Out of print for more than 30 years, now available for the first time as an eBook, this is the controversial story of John Wooden's first 25 years and first 8 NCAA Championships as UCLA Head Basketball Coach. This is the only book that gives a true picture of the character of John Wooden and the influence of his assistant, Jerry Norman, whose contributions Wooden  ignored and tried to bury.

Compiled with more than 40 hours of interviews with Coach Wooden, learn about the man behind the coach. The players tell their their stories in their own words. This is the book that UCLA Athletic Director J.D. Morgan tried to ban.

Click the book to read the first chapter and for ordering information. Also available on Kindle.

Pitch Perfect (1/10)

by Tony Medley

Runtime 1:53

Not for children.

This is a musical that is more annoying than entertaining. Starring Anna Kendrick and Brittany Snow, it's the story of a bunch of Freshman in college, misfits who attend college but devote every waking moment to an a cappella singing contest.

Like Glee, the film encourages sexual promiscuity by making light of it. Since the film is obviously aimed at teenaged girls (it's unlikely anybody older than 15 could be entertained by this), it is irresponsible to show young people having sex willy-nilly without consequences. The way Glee  and movies like this wink their collective eyes at teenaged sexual promiscuity is deplorable.

The setup scenes are ludicrous, featuring a campus where the various singing teams hang around the campus as groups, breaking out into song with the least possible provocation. Some of the characters are equally ludicrous. One, in particular, is an Asian girl who speaks with such a low voice that basically all she does is move her lips. I guess this is intended to be funny when it is only irritating. There are a couple of vomiting scenes that are more disgusting than funny.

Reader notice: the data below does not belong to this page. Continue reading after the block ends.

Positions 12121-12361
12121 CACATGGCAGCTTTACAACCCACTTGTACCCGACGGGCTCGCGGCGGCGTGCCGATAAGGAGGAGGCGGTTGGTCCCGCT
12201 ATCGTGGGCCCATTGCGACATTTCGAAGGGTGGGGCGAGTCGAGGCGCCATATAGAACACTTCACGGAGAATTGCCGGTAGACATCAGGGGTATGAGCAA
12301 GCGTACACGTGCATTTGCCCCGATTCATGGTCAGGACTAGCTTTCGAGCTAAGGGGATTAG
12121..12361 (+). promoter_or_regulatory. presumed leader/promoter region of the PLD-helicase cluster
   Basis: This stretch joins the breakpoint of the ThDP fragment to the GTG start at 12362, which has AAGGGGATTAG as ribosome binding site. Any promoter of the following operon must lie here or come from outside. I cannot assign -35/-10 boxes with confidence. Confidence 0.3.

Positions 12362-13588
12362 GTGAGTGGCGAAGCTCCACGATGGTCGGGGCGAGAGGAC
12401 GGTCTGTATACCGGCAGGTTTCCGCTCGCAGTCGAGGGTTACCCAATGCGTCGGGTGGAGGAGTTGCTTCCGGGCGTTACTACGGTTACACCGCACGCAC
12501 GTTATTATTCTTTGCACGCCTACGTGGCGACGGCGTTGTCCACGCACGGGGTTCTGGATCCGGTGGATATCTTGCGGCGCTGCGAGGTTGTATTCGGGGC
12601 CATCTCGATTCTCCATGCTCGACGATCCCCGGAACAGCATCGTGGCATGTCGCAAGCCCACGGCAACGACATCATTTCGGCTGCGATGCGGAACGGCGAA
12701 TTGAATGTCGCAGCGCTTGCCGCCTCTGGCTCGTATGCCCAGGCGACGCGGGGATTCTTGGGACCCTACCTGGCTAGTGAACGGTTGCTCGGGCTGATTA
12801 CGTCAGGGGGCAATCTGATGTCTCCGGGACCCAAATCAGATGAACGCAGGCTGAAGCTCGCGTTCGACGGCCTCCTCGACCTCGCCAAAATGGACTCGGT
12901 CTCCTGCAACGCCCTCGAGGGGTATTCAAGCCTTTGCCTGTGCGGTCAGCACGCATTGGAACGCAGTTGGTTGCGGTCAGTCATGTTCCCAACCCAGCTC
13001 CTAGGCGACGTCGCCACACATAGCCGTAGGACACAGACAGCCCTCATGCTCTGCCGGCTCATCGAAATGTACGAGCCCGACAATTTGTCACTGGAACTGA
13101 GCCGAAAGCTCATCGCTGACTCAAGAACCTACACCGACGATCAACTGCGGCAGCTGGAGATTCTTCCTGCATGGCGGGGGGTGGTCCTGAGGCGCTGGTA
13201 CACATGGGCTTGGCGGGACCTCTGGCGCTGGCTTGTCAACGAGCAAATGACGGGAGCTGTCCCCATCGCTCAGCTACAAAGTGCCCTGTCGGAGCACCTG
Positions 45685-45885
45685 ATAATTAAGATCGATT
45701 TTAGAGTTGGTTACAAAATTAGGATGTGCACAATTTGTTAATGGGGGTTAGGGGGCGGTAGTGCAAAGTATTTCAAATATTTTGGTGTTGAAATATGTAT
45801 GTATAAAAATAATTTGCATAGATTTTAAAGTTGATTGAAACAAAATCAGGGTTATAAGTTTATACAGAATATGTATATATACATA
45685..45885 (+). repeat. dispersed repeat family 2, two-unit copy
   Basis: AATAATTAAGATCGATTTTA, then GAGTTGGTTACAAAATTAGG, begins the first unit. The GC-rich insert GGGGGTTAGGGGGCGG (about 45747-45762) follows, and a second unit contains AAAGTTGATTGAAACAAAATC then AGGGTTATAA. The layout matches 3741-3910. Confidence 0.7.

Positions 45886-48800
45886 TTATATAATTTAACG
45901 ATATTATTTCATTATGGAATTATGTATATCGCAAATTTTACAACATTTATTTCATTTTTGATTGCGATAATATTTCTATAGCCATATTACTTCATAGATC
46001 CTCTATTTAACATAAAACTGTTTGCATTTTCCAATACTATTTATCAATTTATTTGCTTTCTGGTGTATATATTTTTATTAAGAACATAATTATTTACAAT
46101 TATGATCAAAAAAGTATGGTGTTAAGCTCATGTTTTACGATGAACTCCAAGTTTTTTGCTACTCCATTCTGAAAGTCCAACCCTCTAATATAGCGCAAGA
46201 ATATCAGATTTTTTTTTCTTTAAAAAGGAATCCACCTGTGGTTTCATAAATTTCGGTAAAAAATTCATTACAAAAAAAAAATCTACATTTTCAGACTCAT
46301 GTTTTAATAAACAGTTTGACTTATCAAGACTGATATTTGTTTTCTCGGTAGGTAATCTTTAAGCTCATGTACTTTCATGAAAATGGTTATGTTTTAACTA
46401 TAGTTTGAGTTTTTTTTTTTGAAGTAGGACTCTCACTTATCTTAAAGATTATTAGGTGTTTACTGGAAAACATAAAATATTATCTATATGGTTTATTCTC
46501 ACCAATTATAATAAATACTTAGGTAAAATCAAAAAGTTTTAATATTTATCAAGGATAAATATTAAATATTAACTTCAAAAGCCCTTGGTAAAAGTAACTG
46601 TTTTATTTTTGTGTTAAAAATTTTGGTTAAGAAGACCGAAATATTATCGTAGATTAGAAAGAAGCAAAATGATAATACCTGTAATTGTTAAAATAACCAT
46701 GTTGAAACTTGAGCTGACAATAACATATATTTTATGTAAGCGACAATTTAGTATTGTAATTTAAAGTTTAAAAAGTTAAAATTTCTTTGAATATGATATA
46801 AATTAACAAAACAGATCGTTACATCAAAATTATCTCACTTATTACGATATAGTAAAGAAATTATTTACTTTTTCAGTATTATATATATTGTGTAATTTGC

The movie is supposed to be about singing and music but there are only a couple of production numbers that are worth watching. In fact, the most entertaining song was a short rendition of the Miley Cyrus 2009 hit, "Party in the USA" (written by Jessie J, Dr. Luke, and Claude Kelley). Alas, it was not only far too short, the way it was presented, the girls singing it on a bus on the way to a performance competition, made no sense.

Brittany Snow's character as the group leader was so over-the-top, it led the list of annoyances, although Kendrick's character and performance weren't far behind. Those deficiencies should properly be laid at the feet of director Jason Moore, though, than blaming the two actresses. It's hard to believe, at least it is for me, but this is based on a book by Mickey Rapkin. A whole book on this? There isn't enough story here to make a half hour sitcom. How could somebody write a whole book on this? Can you spell "flimsy premise?"

September 12, 2012